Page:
1. Selecting and harvesting hair from the donor area.

For most people, the hair will be used toward the back area of the head. Your specific level of hair loss plays a vital role. If you don’t have enough naturally growing hair on your head, you may not be an ideal candidate for hair restoration (transplant) surgery. Harvesting hair from the donor area involves removing small pieces of hair-bearing scalp grafts from a donor site and relocating them to a bald or thinning area.

Currently, two forms of graft harvest exist:

  • Follicular unit extraction (FUE): Individual grafts of just one or two hairs are removed. This creates tiny scars that are usually not visible. 
  • Follicular unit transplantation (FUT): A strip of skin with hair is removed. The hair follicles are then processed into individual grafts. This creates a long, fine line scar that’s usually hidden by hair growth.

With either method, once the donor hair is grafted, the transplantation technique is identical. 

2. Closing the donor area.

If a strip of hair is removed, the incision must be stitched up. Typically, these stitches are removed about 10 days after surgery and will leave behind a small scar that can be concealed by your own hair.

3. Transplanting the hair grafts.

After the donor strip is removed, tiny hair grafts are then prepared for hair transplant surgery into your balding areas. Most often, the hair grafts at the front hairline will contain between one to three hairs each. As the grafts are transplanted further back from your hairline, the numbers of hairs per graft will increase. Your dermatologist or plastic surgeon at Cleveland Clinic Cosmetic & Plastic Surgery Center will tailor a hair replacement surgery method that’ll best suit your needs.

After the hair replacement (implant) surgery is complete, your scalp will be cleansed and covered with gauze. You may have to wear a pressure bandage for a day or two to help with healing.

In some patients, the hairline can be moved forward with a scalp reduction (also known as advancement flap surgery). Sections of hair-bearing scalp are pulled forward or “advanced” to fill in a bald crown. After the scalp is injected with a local anesthetic, a segment of bald scalp is removed. The pattern of the section of removed scalp depends on your needs.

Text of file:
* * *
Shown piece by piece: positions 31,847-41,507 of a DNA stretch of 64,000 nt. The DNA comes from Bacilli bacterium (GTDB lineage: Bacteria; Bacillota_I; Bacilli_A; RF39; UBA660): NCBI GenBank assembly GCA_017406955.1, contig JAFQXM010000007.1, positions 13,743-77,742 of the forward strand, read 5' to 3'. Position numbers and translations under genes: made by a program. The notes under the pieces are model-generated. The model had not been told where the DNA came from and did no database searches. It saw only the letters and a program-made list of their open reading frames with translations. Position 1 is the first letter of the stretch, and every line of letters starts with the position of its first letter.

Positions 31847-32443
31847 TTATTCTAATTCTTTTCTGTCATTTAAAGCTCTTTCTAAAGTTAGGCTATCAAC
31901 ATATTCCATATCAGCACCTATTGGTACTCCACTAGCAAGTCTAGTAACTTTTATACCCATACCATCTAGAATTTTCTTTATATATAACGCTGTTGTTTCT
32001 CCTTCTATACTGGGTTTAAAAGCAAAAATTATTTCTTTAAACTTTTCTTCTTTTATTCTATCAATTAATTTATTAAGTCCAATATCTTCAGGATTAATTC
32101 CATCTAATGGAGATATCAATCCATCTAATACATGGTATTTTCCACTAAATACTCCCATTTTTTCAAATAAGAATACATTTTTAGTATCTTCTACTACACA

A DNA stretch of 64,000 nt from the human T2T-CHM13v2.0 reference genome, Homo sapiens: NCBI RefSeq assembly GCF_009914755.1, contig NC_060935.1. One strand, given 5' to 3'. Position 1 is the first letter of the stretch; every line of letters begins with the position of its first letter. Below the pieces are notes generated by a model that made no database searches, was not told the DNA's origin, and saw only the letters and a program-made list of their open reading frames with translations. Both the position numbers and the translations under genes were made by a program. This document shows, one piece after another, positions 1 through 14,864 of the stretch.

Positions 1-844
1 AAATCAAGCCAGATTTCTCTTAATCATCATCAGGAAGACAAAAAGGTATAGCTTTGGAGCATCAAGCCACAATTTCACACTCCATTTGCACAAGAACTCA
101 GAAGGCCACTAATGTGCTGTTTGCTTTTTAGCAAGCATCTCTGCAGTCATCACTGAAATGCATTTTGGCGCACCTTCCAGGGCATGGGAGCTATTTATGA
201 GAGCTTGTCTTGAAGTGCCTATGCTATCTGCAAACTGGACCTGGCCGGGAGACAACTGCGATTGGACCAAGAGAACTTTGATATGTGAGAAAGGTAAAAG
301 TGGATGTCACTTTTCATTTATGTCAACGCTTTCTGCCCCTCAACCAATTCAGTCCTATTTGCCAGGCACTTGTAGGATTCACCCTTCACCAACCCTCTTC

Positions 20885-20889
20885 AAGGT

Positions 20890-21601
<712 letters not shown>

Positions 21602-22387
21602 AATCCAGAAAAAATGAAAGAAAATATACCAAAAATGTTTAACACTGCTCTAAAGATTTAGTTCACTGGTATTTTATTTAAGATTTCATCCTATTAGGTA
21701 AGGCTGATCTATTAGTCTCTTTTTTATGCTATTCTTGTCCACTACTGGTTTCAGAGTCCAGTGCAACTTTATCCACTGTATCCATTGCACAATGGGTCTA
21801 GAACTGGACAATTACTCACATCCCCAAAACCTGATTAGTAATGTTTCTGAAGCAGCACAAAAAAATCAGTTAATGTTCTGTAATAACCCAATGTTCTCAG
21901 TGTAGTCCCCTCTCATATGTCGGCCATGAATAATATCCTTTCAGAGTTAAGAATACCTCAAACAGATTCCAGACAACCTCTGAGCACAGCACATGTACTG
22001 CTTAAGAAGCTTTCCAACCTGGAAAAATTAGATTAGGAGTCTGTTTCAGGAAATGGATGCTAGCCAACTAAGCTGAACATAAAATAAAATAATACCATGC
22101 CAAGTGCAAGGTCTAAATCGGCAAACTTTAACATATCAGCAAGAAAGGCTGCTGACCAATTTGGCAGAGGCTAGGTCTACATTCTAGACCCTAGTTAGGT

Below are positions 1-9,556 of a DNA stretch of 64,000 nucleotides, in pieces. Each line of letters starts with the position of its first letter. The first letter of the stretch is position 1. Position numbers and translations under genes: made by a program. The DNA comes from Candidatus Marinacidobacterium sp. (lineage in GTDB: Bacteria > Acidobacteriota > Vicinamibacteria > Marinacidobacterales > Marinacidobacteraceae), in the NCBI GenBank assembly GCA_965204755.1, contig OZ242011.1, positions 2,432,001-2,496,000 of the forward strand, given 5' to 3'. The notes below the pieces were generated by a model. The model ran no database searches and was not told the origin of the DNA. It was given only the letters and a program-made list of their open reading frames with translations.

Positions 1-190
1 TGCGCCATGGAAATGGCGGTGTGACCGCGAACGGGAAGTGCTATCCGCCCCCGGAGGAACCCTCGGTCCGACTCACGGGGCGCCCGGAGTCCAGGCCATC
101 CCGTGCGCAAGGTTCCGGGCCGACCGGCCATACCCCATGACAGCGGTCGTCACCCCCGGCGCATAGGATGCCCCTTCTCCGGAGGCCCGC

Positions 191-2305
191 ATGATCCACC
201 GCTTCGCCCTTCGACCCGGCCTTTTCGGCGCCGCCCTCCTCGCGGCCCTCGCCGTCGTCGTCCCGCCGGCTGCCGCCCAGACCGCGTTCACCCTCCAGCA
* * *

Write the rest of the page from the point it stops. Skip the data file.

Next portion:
If a large amount of coverage is needed, providers commonly remove a segment of scalp in a reverse “Y” shape. Excisions may also be shaped like a “U,” a pointed oval or some other figure. The skin surrounding the cut-out area is loosened and pulled so that the sections of hair-bearing scalp can be brought together and closed with stitches.

Is hair replacement surgery/hair transplantation safe?

All surgical procedures carry some risk.

Possible side effects or complications from hair replacement (implant) surgery/hair transplant include:

  • Bleeding.
  • Infection.
  • Numbness or tightness (temporary).
  • Pain.
  • Swelling of the forehead and/or face.
  • Scarring at donor site or recipient site.
  • Poor growth of grafts.
  • Unnatural appearance of transplanted hair.


What results can I expect?

Hair restoration surgery doesn’t produce an instantaneous head of hair. In most cases, the hairs fall out of the grafts immediately after hair transplant and don’t regrow for approximately three months. The donor sites gradually heal to leave slight scarring, but this is concealed by “lifetime” hair growing around the site. Generally, several surgical sessions may be needed to achieve satisfactory fullness and a healing interval of several months is usually recommended between each session.

The amount of coverage you’ll need depends on the color and texture of your hair, as well as the amount of bald area to be covered. Coarse, gray or light-colored hair affords better coverage than fine, dark-colored hair. The number of large plugs transplanted in the first session varies from person to person. For mini-grafts or micro-grafts, the number can be up to 700 or more per session.

Following up with a dermatologist or plastic surgeon at Cleveland Clinic Cosmetic & Plastic Surgery Center is the best way to ensure the most successful overall results from hair restoration surgery. View our hair implants before and after photos to see results from actual patients.

What is involved in recovery?

Most people feel well within a day or two after surgery, although they may have some facial and eyelid swelling.

Insurance & Financing

Insurance & Financing

Insurance rarely covers the cost of elective cosmetic surgery and procedures. Please call 216.444.4004 and ask to speak with one of our financial representatives who can explain payment options, including CareCredit financing.